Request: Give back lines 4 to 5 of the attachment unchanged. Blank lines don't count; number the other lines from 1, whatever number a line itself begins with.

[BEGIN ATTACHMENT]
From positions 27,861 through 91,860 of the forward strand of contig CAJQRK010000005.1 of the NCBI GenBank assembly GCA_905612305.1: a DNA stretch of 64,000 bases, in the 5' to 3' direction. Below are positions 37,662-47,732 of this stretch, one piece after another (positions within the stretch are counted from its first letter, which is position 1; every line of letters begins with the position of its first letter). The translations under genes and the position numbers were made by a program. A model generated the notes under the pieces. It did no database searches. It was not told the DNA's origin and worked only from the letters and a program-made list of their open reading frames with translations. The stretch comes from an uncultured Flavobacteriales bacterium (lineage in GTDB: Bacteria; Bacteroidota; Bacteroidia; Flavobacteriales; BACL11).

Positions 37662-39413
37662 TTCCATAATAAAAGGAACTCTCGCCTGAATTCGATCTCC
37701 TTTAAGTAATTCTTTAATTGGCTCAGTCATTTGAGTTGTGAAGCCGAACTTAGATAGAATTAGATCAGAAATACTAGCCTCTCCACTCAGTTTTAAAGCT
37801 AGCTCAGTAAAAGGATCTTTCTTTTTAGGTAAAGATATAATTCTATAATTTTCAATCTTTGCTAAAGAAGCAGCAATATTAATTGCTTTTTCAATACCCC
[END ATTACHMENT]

37701 TTTAAGTAATTCTTTAATTGGCTCAGTCATTTGAGTTGTGAAGCCGAACTTAGATAGAATTAGATCAGAAATACTAGCCTCTCCACTCAGTTTTAAAGCT
37801 AGCTCAGTAAAAGGATCTTTCTTTTTAGGTAAAGATATAATTCTATAATTTTCAATCTTTGCTAAAGAAGCAGCAATATTAATTGCTTTTTCAATACCCC